3. 3. Selected Financial Data 23 Mohawk Industries, Inc. + Subsidiaries 2001 2000 1999 1998 1997 1996 3,445,945 3,404,034 3,211,575 2,848,810 2,521,297 2,324,486 2,613,043 2,581,185 2,434,716 2,167,523 1,961,433 1,811,780 832,902 822,849 776,859 681,287 559,864 512,706 505,745 505,734 482,062 432,191 383,523 367,251 – – – – – 700 – – – 2,900 5,500 3,060 – 7,000 – – – – – – – – 2,600 – 327,157 310,115 294,797 246,196 168,241 141,695 29,787 38,044 32,632 31,023 36,474 39,772 – – – 17,700 – – 5,954 4,442 2,266 2,667 338 4,586 35,741 42,486 34,898 51,390 36,812 44,358 291,416 267,629 259,899 194,806 131,429 97,337 102,824 105,030 102,660 79,552 51,866 40,395 188,592 162,599 157,239 115,254 79,563 56,942 3.60 3.02 2.63 1.91 1.33 0.96 52,418 53,769 59,730 60,393 59,962 59,310 3.55 3.00 2.61 1.89 1.32 0.95 53,141 54,255 60,349 61,134 60,453 59,899 449,361 427,192 560,057 438,474 389,378 390,889 1,768,485 1,795,378 1,682,873 1,405,486 1,233,361 1,226,959 – – – – – 21,200 308,433 589,828 596,065 377,089 402,854 486,952 948,551 754,360 692,546 611,059 493,841 409,616 (d) A charge of $2.6 million was recorded in 1997 for income tax (g) The Board of Directors declared a 3-for-2 stock split on reimbursements to be made to certain executives related to October 23, 1997, which was paid on December 4, 1997, the exercise of stock options granted in 1988 and 1989 in to holders of record on November 4, 1997. Earnings per connection with the Company’s 1988 leveraged buyout. share and weighted-average common share data have been restated to reflect the split. (e) In December 2002, the Company discontinued hedge accounting for its interest rate swap. The impact of (h) In 2002, the Company adopted the provisions of Financial Accounting Standards Board SFAS No. 142 “Goodwill and discontinuing the hedge was to increase interest expense Other Intangible Assets” which required the Company to by approximately $10.7 million. cease amortizing goodwill and evaluate such goodwill and (f) The Company recorded a one-time charge of $17.7 million in indefinite intangibles for impairment. 1998 for transaction expenses related to the World merger.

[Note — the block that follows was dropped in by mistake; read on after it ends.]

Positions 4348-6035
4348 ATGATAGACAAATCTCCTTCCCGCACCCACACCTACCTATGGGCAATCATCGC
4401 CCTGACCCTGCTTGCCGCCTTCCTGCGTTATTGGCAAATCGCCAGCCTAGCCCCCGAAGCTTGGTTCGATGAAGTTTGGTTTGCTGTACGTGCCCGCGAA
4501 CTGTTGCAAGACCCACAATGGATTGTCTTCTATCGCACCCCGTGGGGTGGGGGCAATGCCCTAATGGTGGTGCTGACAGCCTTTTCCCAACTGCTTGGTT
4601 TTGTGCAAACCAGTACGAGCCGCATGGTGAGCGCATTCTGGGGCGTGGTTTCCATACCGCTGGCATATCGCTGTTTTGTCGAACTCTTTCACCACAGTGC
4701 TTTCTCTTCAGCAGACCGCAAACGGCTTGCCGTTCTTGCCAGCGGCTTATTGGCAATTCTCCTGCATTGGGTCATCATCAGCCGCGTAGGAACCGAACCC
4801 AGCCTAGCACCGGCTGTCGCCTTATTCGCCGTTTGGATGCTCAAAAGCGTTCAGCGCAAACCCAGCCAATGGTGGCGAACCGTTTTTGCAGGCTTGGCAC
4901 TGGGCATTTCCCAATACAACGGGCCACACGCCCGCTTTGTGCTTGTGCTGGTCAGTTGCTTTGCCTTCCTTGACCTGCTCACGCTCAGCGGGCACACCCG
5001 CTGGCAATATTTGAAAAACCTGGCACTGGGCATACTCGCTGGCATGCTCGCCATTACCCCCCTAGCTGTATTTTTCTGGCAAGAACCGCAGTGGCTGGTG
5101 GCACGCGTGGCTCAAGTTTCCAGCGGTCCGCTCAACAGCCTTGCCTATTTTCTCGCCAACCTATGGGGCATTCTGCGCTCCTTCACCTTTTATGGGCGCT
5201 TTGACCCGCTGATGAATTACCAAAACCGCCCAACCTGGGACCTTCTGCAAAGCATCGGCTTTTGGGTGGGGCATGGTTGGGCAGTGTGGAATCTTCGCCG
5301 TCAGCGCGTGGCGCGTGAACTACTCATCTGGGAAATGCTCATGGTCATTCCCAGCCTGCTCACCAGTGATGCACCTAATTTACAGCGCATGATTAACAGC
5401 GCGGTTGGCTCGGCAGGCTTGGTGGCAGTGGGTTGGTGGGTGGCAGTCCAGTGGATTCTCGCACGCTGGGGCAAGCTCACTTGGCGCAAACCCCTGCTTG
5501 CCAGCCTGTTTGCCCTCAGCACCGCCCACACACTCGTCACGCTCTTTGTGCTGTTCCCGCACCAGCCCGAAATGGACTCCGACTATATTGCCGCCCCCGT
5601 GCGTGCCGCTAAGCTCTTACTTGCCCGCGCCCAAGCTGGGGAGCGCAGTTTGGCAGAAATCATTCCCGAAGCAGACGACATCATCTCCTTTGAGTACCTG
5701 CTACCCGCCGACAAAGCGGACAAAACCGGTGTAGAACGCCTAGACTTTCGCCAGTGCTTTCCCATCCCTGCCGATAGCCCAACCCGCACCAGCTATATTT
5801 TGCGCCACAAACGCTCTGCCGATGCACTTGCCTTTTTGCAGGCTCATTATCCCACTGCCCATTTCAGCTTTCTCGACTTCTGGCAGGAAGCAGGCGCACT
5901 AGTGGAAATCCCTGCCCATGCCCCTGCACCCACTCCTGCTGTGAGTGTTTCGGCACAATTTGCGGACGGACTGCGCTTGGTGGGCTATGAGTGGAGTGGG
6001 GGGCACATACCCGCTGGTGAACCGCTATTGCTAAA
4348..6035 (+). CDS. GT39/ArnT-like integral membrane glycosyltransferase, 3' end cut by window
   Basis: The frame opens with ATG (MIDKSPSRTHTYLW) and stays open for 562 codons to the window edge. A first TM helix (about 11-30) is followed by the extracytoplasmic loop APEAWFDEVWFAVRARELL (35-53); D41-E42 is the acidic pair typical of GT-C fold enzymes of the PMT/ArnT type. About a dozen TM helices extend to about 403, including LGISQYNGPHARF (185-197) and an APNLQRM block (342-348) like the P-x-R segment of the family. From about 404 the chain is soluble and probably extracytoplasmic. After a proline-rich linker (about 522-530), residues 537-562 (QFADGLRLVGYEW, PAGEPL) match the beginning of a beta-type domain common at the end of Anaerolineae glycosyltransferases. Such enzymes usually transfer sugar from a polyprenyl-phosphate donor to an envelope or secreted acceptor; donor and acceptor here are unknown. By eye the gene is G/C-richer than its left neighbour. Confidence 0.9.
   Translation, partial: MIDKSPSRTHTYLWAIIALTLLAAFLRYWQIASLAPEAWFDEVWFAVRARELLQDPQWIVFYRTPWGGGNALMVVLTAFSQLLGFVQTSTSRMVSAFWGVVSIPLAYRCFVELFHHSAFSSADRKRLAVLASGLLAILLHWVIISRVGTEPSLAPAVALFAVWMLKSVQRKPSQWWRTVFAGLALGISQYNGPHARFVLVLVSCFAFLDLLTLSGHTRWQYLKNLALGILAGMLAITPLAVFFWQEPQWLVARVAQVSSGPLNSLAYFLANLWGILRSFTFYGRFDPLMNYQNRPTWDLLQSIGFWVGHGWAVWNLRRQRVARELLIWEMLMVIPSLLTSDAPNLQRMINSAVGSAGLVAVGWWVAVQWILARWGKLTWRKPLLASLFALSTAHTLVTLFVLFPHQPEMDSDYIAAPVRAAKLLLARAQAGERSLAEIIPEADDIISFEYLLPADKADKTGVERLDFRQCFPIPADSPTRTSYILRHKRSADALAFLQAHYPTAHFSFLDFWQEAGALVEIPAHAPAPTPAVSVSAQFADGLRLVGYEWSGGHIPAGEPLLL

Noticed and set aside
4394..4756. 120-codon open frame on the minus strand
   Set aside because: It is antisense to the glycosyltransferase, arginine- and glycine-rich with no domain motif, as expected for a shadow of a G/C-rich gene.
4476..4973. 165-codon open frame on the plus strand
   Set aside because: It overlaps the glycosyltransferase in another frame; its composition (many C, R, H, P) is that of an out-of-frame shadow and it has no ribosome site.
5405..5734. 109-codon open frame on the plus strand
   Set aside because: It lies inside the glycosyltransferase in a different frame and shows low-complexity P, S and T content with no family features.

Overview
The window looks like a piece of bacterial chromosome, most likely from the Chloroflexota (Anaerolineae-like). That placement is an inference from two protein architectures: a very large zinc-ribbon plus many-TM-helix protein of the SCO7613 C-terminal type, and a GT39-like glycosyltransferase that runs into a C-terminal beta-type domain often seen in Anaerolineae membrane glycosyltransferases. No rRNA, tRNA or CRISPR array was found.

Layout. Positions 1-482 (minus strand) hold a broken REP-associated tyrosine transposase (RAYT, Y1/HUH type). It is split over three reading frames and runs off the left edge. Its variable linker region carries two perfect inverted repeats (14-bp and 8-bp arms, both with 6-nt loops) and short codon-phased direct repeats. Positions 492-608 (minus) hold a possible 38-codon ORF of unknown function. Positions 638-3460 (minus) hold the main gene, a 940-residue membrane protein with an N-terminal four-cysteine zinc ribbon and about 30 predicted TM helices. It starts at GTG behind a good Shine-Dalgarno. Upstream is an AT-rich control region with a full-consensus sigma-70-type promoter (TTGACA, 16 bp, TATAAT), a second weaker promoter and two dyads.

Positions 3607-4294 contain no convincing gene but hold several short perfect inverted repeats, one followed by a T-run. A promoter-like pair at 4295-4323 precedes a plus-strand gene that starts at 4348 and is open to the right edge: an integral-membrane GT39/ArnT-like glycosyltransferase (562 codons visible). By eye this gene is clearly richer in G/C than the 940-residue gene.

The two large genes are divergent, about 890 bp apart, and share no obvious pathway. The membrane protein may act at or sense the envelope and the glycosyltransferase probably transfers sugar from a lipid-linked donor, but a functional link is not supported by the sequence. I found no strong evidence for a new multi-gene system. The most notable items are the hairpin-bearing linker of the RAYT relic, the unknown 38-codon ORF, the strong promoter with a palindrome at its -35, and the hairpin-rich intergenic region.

4. 4. 24 M a n a g e m e n t ’s D i s c u s s i o n a n d A n a l y s i s o f F i n a n c i a l C o n d i t i o n a n d R e s u l t s o f O p e r a t i o n s Mohawk Industries, Inc. + Subsidiaries On November 10, 2003, the Company acquired O V E RV I E W The Company is the leading producer of floorcovering the assets and assumed certain liabilities of the products for residential and commercial applications in commercial carpet division of Burlington Industries, Inc., the United States. The Company is the second largest known as Lees Carpet, from W.L. Ross & Company for carpet and rug manufacturer, and a leading approximately $350 million in cash. The results of manufacturer, marketer and distributor of ceramic tile operations for Lees Carpet have been included with and natural stone, in the United States. Annual the Mohawk segment results and in the Company’s floorcovering sales within the United States in 2002 consolidated financial statements since that date. The were approximately $20.3 billion. The Company had primary reason for the acquisition was to expand the annual net sales in 2003 in excess of $5.0 billion. Company’s presence in the commercial carpet market. The primary categories of the floorcovering industry The Company has two operating segments, the include carpet and rugs (65%), ceramic tile (12%), vinyl Mohawk segment and the Dal-Tile segment. The and rubber (10%), hardwood (9%) and laminate (4%). Mohawk segment sells and distributes its product Compound average growth rates in units sold (measured lines, which include broadloom carpet, rugs, pad, in square yards) for all categories, except the vinyl and ceramic tile, hardwood, vinyl and laminate through rubber category, for the period from 1992 through 2002 independent floor covering retailers, home centers, have met or exceeded the growth rate for both the mass merchandisers, department stores, commercial gross domestic product of the United States and dealers and commercial end users. The Dal-Tile housing starts over the same period. During this period, segment product lines include ceramic tile, porcelain the compound average growth rate was 3.6% for carpet tile and stone products sold through company-operated and rugs, 10.3% for ceramic tile, 1.3% for vinyl and sales service centers, independent distributors and rubber and 8.0% for hardwood. Laminate, which is a home centers. relatively new product, experienced a compound average growth rate of 41.5% from 1996 through 2002. Although CRITICAL ACCOUNTING POLICIES beginning from a smaller base, the growth rates for hard The Company’s discussion and analysis of financial floorcoverings may indicate increasing consumer condition and results of operations are based on its preference for these products for certain applications. consolidated financial statements that were prepared in In response to this increasing demand, the Company accordance with accounting principles generally has increased its distribution of hard surface products, accepted in the United States of America. including ceramic tile, vinyl, hardwood and laminate. The Company makes estimates and assumptions The acquisition of Dal-Tile provided a unique opportunity when preparing financial statements. These estimates to help the Company achieve its strategic goal of and assumptions affect various matters, including: becoming one of the world’s leading floorcovering • reported amounts of assets and liabilities in the manufacturers and distributors. Company’s Consolidated Balance Sheets at the The Company continues to experience growth both dates of the financial statements, internally and through acquisitions. • disclosure of contingent assets and liabilities at the On March 20, 2002, the Company acquired all of the dates of the financial statements, and outstanding capital stock of Dal-Tile International Inc. • reported amounts of revenues and expenses in the (“Dal-Tile”), a leading manufacturer and distributor of Company’s Consolidated Statements of Earnings ceramic tile in the United States, for approximately during the reporting periods. These estimates involve $1,469 million in stock and cash. The transaction was judgments with respect to, among other things, accounted for using the purchase method of accounting future economic factors that are difficult to predict and, accordingly, the results of operations of Dal-Tile and are beyond management’s control. As a result, have been included in the Company’s consolidated actual amounts could differ from these estimates. financial statements from March 20, 2002. The primary The Securities and Exchange Commission (“SEC”) reason for the acquisition was to expand the Company’s issued disclosure guidance for accounting policies that presence in the ceramic tile and stone markets. management believes are most “critical.” The SEC defines these critical accounting policies as those that are both most important to the portrayal of a company’s financial condition and results and require management’s most difficult, subjective, or complex judgment, often as a result of the need to make estimates about the effect of matters that are inherently uncertain and may change in subsequent periods.